The human rights situation in Tibet remains alarming today as the policies of the Chinese Communist Party threaten the core of Tibetan identity and the rights of six million Tibetans.
Under President Xi Jinping in particular, Tibet has been transformed into a police state, whose widespread control and surveillance measures are now being replicated in Xinjiang. The rights of Tibetans to participate in religious activities, to travel and to access information continue to be severely limited, as do their rights to enjoy a healthy environment and to study in their native language. And a significant number of activists, writers, and human rights defenders have been arbitrarily detained, tortured, or disappeared simply for expressing concerns about Chinese ethnic or religious policies.
According to the ranking of the organization Freedom House, and for the second year in a row, Tibet is the least free country on Earth, tied with South Sudan and Syria.
Below are a few examples of human rights violations taking place in Tibet today:

  • Boarding school system: Over 1 million Tibetan children have been separated from their families, language and culture at China’s coercive state-run boarding schools in Tibet. These schools target the most vulnerable and impressionable minds and seek to make them loyal followers of the CCP. The goal is to sever the Tibetan way of life and cement China’s control over Tibet.
  • Restrictions to religious freedom: Religious practice remains criminalized in most parts of Tibet, where you can be arrested simply for keeping a photo of the Dalai Lama. Civil servants and children are barred from visiting religious sites or participating in religious activities, and authorities routinely cancel Buddhist festivals.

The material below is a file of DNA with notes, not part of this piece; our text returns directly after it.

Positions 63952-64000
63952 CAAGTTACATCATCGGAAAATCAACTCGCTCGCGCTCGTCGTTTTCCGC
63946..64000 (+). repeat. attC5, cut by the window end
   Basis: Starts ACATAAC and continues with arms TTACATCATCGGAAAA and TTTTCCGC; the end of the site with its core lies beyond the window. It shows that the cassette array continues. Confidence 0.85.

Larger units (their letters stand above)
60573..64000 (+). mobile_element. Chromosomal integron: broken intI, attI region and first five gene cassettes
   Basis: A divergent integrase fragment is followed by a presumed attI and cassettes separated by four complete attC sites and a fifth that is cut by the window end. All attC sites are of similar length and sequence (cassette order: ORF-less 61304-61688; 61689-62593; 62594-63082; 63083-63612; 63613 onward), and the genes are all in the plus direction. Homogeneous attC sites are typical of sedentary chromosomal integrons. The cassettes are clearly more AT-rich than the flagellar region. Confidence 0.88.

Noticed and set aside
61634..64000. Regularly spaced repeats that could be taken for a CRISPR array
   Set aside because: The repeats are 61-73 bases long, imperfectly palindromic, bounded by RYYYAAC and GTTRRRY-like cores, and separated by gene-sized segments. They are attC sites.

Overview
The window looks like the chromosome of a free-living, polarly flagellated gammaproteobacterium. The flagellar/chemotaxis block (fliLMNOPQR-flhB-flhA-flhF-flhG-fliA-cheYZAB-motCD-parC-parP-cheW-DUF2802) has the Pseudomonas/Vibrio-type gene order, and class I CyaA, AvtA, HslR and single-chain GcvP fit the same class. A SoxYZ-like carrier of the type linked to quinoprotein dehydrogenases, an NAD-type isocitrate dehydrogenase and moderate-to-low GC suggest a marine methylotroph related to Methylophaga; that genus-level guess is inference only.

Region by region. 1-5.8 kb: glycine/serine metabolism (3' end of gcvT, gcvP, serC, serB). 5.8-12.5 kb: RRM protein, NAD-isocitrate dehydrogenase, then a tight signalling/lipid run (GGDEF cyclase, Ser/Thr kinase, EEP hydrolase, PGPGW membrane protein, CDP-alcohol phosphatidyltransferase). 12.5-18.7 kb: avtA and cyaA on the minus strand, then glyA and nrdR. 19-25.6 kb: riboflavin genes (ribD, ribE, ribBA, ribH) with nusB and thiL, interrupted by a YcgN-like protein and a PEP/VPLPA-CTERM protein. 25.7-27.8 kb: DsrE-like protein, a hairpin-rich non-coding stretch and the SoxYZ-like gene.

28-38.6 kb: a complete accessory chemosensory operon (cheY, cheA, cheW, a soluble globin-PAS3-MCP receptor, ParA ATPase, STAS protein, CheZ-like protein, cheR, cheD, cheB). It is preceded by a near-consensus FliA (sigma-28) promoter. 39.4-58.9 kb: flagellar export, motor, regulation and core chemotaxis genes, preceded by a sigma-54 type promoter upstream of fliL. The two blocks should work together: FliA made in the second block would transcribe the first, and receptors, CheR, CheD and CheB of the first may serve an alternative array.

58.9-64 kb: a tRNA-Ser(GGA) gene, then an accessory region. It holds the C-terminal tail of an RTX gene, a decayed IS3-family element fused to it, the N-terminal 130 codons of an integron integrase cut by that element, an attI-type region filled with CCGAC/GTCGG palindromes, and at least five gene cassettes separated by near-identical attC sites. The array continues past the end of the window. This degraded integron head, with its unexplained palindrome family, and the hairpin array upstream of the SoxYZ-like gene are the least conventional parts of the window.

• Resettlement of Tibetan nomads: XXXXXXXXX
  • Arbitrary detention, enforced disappearances, torture: Tibetans who advocate for the preservation of Tibet's culture, environment and the fundamental rights and freedoms of their fellow Tibetans face increasing risk in carrying out their work. They are commonly subjected to harassment, enforced disappearances and torture and ill-treatment, before being prosecuted and sentenced on the basis of trumped-up or vague and overbroad charges such as "inciting to split the nation", “endangering national security” or “provoking troubles” aimed at silencing them. A prominent example is the case of Tashi Wangchuk, who was sentenced in May 2018 to five years imprisonment for his efforts to protect the right of Tibetans to speak and learn their mother tongue. Condemned on false charges of ‘inciting separatism’, he has in fact done nothing more than defending rights which are protected by the Chinese constitution and international law, and his sentencing was a clear violation of his right to freedom of opinion and expression. Tashi Wangchuk was released in 2021 but remains under surveillance by Chinese authorities.As a result of the continued attacks against their rights, culture, identity and lifestyle of their people, over 150 Tibetans have self-immolated in Tibet and China since February 2009, in one of the biggest waves of self-immolation as political protest globally in the past 60 years.

EU4TIBET is a campaign led jointly by the Tibet Interest Group of the European Parliament, the International Campaign for Tibet and the Office of Tibet Brussels, with the significant support of the International Tibet Network, Tibet Support Groups and Tibetan Communities in Europe.

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